• Interest areas (“A defined area for wheelie toys, a climbing area, a planting area, a wildlife area, feeders to attract birds and butterflies, a space to play with natural materials such as sand, water and mud, and a quiet area with seating”).
  • Social and personal space (“The adult creates space for children to play with others and to play alone… There might also be a quiet corner and a seating area inside and outside where a child can spend some time alone”). 
  • Outdoor/indoor space (“The adult ensures easy access between the inside and the outside and provides a clear view of the outdoors for all children when they are inside, for example using low level windows”).
  • Storage (“Materials are in the same locations so that children can find and return them…Children have time and space to pursue their own play ideas and can find, use and return materials which are of particular interest to them”).

The framework states that resources should reflect the diversity of the pupils in terms of gender, ability, age and culture, and should be sufficient for the number of children taking part in play outside. Open-ended resources which encourage hands-on experiences are recommended to meet children’s specific physical, sensory and learning needs. Natural materials such as sticks, stones, water and leaves are abundant in the outdoors and promote creative and imaginative sensory play. 

The document highlights that most things that can be done inside can also be done outside, and suggests having ‘windy day’ and ‘rainy day’ boxes ready along with wellies and waterproof jackets to enable children to play outside in all types of weather.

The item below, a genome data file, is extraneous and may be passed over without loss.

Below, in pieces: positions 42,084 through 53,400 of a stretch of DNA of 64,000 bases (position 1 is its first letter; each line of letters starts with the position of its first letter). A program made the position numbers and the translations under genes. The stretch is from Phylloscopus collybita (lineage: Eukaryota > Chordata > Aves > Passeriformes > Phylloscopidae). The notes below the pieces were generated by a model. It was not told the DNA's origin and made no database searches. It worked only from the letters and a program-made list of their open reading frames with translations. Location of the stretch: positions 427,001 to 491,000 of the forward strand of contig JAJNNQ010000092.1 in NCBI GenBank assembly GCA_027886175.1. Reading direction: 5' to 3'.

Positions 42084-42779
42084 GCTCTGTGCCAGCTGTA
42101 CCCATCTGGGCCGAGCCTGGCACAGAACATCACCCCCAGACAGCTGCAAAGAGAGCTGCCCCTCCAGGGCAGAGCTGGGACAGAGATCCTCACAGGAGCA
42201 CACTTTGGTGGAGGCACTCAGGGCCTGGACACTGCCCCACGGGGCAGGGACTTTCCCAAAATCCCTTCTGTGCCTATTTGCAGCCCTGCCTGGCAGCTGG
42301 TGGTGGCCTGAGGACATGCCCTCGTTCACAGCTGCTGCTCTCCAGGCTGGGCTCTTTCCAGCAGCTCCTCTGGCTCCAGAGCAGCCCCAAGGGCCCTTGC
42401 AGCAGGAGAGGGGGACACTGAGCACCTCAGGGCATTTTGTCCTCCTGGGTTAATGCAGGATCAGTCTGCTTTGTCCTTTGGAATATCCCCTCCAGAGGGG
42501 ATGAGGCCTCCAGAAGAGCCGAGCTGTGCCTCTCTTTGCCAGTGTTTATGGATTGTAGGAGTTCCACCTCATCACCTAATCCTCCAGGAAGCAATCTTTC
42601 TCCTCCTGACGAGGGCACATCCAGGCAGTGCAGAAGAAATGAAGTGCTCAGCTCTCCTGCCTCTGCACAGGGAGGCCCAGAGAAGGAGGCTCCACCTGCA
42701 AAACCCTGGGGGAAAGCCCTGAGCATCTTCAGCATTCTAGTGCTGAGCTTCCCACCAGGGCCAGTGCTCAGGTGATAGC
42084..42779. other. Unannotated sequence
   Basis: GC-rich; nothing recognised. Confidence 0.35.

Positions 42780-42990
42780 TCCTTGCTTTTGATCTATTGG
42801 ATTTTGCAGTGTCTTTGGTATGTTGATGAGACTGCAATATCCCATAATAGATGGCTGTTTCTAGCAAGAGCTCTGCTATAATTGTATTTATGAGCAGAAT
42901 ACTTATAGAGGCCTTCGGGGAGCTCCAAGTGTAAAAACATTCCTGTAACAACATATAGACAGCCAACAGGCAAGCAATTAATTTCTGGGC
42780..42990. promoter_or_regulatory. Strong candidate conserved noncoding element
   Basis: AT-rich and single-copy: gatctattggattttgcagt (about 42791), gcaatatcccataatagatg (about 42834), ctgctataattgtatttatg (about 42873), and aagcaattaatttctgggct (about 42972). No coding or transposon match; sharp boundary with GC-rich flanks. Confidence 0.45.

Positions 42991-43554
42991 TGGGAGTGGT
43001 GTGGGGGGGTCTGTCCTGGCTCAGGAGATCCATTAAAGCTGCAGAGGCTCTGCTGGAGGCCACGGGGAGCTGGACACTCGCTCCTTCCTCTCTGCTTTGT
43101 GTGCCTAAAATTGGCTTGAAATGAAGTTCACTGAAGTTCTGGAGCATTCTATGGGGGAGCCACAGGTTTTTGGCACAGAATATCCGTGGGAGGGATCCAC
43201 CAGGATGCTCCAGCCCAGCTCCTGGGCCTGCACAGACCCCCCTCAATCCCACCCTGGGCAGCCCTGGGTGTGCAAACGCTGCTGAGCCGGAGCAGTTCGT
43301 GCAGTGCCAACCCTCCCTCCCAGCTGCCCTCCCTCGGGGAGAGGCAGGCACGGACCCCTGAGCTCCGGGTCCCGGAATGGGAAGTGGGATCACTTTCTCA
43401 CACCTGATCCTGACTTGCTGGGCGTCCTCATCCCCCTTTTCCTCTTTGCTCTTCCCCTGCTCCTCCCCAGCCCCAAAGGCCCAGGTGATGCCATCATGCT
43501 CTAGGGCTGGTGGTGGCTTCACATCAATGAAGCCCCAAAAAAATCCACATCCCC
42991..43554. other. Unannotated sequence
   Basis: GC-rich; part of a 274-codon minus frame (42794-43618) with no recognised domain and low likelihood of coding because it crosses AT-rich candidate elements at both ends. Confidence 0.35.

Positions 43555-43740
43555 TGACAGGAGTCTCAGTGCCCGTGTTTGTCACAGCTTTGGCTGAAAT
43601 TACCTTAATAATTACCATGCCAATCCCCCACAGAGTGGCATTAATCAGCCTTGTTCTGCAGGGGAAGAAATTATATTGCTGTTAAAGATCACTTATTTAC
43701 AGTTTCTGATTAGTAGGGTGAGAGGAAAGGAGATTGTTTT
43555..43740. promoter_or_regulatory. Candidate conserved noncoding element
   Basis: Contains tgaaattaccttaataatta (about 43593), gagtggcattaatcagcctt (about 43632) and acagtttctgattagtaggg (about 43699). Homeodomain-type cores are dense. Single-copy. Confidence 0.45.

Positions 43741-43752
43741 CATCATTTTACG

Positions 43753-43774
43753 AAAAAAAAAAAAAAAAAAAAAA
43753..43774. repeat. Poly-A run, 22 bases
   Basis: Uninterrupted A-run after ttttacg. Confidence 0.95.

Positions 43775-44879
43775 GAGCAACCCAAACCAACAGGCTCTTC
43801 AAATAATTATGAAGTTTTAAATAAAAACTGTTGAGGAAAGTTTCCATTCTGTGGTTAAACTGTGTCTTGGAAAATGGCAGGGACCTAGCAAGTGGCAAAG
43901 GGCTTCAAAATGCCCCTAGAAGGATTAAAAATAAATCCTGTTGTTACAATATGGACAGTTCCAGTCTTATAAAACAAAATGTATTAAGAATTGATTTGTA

Ideas for a windy day box include:

  • Streamers
  • Chimes
  • Windmills
  • Kites
  • Bubbles
  • Weather charts
  • Relevant picture books

Ideas for a rainy day box include:

  • Umbrellas
  • Sieves
  • Toy boats
  • Rubber ducks
  • Containers for gathering water
  • Funnels
  • Charts to measure rainfall
  • Tape to measure the size of puddles
  • Relevant picture books

Click here for webinars on outdoor learning in the primary school which can be viewed on the NCCA website.

  • Outdoor play in secondary school

Outdoor play is often overlooked at secondary level, but its position in children and young people’s health and wellbeing remains just as vital. 

Learning through Landscapes – a leading UK-based charity dedicated to enhancing outdoor learning and play for children – offer a range of free outdoor lesson ideas for all ages, including 12+, while examples of outdoor spaces designed with adolescents in mind can be found here. 

  • Free play

Daily free play is essential for health and wellbeing, but can be a challenging part of the school day for autistic children and young people who may struggle with the lack of structure, social demands, and sensory sensitivities in the playground.